He'd wander through the city and ask residents whether they would evacuate if a hurricane was on its way. He walked into a fast food restaurant and put the question to the young woman serving his soda.
She stared at him blankly. ''What's a hurricane?'' she replied.
''I still to this day wonder what happened to that girl,'' Lyons said.
With the memories of Katrina fresh, Lyons is preparing for the new hurricane season.
Katrina's devastation made most television networks more attuned to these storms' power, reflected in the stories already aired about hurricane preparation and preseason forecasts. The Weather Channel boosted staff and invested in new technology because of lessons learned last summer.
Lyons, 52, is the network's point person.
For a man who has devoted his life to some of nature's most severe storms, Lyons grew up in two of the most peaceful weather environments imaginable: San Diego and Hawaii. A surfer, he grew curious about hurricanes primarily because of the effect they had on waves.
Lyons came to the Weather Channel after doing media work at the National Hurricane Center.
He studies maps and computer simulations and is a near-constant on-air presence when the tropics are active.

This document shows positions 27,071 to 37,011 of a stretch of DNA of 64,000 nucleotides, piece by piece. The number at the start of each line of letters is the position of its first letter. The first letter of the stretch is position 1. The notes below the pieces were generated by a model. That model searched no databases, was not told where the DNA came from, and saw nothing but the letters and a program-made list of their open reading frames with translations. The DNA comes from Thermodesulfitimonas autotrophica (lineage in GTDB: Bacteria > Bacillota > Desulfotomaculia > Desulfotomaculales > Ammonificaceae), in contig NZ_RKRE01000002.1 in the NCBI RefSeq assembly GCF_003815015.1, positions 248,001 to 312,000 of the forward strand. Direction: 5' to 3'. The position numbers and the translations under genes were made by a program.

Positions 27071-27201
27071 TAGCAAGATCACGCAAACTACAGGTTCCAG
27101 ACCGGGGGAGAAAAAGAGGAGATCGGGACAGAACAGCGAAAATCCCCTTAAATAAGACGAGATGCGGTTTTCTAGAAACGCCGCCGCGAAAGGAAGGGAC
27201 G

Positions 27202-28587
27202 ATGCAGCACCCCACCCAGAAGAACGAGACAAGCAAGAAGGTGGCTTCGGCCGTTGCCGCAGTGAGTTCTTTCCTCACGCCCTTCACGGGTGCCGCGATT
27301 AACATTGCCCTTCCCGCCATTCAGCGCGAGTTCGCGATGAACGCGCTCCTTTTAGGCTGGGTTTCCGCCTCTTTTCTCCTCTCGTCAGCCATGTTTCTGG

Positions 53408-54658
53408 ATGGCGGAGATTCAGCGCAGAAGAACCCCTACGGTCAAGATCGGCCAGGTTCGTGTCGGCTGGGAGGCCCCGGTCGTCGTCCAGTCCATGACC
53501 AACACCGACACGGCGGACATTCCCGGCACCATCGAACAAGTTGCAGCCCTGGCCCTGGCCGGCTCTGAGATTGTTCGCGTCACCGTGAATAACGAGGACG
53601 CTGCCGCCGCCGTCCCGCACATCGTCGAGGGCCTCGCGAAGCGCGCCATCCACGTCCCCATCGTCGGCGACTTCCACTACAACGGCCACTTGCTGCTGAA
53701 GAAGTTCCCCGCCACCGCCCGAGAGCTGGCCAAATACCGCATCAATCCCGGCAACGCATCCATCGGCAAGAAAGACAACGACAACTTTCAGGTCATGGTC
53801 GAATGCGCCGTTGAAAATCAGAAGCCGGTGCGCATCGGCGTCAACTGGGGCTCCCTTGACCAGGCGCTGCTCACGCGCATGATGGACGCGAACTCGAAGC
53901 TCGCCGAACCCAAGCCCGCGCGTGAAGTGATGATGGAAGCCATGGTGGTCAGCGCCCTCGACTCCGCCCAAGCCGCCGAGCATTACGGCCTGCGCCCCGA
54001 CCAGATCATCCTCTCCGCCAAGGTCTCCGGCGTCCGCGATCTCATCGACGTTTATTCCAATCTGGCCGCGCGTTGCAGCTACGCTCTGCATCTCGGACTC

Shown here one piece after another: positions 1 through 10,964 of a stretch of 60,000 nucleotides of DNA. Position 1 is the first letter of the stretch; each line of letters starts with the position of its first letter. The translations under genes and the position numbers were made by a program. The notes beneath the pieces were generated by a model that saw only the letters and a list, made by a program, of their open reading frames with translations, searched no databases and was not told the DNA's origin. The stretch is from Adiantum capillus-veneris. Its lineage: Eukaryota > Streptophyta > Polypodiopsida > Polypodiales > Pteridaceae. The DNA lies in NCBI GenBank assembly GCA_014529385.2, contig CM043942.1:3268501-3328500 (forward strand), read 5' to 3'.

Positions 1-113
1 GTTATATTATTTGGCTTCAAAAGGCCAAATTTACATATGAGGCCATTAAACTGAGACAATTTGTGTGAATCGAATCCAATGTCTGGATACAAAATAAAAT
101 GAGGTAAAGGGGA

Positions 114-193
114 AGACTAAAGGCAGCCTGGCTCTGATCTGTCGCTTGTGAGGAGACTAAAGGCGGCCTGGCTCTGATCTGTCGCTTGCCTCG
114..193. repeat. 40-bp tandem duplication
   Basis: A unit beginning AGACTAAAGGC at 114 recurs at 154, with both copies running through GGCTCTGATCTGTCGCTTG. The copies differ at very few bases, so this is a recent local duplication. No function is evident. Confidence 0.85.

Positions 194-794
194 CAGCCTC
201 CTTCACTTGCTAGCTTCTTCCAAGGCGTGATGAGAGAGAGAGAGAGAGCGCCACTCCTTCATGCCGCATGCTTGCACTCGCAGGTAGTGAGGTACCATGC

Lyons likes to concentrate as specifically as he can on the physical effects of a hurricane: how high the storm surge will be in a certain area, what type of damage the wind will do.
''I always tell people at the Weather Channel, 'You pay me, but I work for the public,' '' he said.
The hurricane expert has personally experienced only one hurricane, when he was living in Houston. He was more annoyed than fearful, watching as water poured down the walls of his condo and calculating how much the roof repairs would cost.
He also once volunteered to enter a wind tunnel for a story on what it's like to experience the 160 mph winds of a Category 5 hurricane. Strapped into a harness, he couldn't move - and suffered a broken rib, two black eyes and blood blisters on his hands.
''It was just horrible,'' he said. ''It was one of the worst things I've done in my life.''
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